Walk Far

If you want to walk fast, walk alone.  
If you want to walk far, 
walk with others.         
- African Proverb

April Foster has served for 29 years in overseas ministry in Jamaica, Zambia, Zimbabwe and Kenya. In her series, “Walk Far,” she shares lessons learned along the way. April is currently the director of Others – Trade for Hope, an initiative by The Salvation Army to help people generate a steady source of income by selling their products through Army channels.  http://www.tradeforhope.com/home

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The night I got saved, I was lying on the floor of our corps’ chapel, half underneath the grand piano, surrounded by friends in a gospel group called New Direction. I felt an overwhelming sense of need for God, combined with the confidence that He was there waiting for me.

When I arrived home, my mother knew that something had changed. She said it was as if a light was shining from inside me. I was 17 at the time, and I had no idea what God had planned for me.

In 1983, at the New York City Temple, Commissioner Orval Taylor sent me out to Kingston, Jamaica. Little did I know that this would launch a journey of almost 30 years to many places far from home. Along the way, even the idea of “home” took on new meaning.

Goodbyes that opened the way to an extraordinary collection of hellos. I met people new people around the globe: in Jamaica, Zambia, Zimbabwe, Uganda, Tanzania, Ghana, Nigeria, South Africa, Rwanda, Congo, Democratic Republic of Congo, India and Bangladesh.

But at that moment, as a 17-year-old in Kearny, New Jersey, lying under a piano, I couldn’t imagine what God had in store.


My first term as a layperson serving overseas was at the Salvation Army School for the Blind in Kingston, Jamaica. I lived in a small apartment in the boys’ dormitory on school grounds. Just over the wall was a bar that played reggae music 24 hours a day, seven days a week.

One day, I gave an exam in a religious education class. As I read the questions, students typed up their answers on their Braille machines. After a few questions, I observed one student slip his hand onto the Braille paper of his neighbor, read the answer and then type it into his own machine. This pattern continued for several more questions. I coughed to alert him, but nothing worked. Finally, I said, “Matthew.”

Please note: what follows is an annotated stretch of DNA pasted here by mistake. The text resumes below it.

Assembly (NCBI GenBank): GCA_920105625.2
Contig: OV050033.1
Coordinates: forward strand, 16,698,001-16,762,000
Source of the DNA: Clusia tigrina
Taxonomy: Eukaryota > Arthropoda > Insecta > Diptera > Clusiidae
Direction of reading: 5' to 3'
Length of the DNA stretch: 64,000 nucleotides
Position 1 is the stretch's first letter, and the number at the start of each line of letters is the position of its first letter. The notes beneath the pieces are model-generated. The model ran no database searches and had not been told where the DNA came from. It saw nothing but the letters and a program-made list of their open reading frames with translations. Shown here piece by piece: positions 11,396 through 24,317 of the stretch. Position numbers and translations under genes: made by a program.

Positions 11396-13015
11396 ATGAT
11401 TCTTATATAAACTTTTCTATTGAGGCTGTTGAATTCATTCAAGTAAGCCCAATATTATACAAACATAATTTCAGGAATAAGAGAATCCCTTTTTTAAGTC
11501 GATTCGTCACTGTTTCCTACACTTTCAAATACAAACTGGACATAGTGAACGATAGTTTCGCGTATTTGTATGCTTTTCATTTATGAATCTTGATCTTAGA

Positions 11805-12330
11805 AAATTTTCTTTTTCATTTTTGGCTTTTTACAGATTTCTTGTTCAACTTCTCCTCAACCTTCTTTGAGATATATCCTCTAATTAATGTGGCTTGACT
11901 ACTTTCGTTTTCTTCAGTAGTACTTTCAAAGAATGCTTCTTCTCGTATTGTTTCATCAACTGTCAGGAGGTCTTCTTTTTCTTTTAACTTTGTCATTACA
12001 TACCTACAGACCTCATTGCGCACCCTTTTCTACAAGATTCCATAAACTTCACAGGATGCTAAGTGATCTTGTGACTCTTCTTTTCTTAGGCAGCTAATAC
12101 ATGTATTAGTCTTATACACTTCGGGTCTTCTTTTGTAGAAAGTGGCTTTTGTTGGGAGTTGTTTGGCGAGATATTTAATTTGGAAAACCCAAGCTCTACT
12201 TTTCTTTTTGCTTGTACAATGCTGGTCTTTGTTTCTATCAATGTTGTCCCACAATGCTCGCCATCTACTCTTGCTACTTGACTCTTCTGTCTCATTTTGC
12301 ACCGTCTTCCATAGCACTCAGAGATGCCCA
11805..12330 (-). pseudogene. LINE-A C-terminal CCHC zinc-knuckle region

“Yes, Ms. Foster?” He said.
“You know I can see, right?”
“Yes, Miss.”
“You know I can see everything you are doing.”
A smile of realization crossed his face. “Yes, Miss. Sorry, Miss.”

For three years, I lived in a community where I was one of only a few sighted people. But I learned that seeing, really seeing, is more than just eyesight.

During a rare period of violence in our neighborhood, a military helicopter landed on our school compound. Fully armed SWAT–like police emerged, scattering into the neighborhood. I could see everything as the sound of gunshots surrounded us. I will never forget one student who took my hand during that time and said, “Don’t worry, Ms. Foster. Everything’s going to be okay.”

What we see is determined largely by what we believe. Do we see beauty, truth and goodness? Or do we only see faults? Do we see God’s hand at work, even in things we don’t understand? God’s watchful eyes survey the whole earth looking for those who put their trust in Him, like that student, and for you and me as well.


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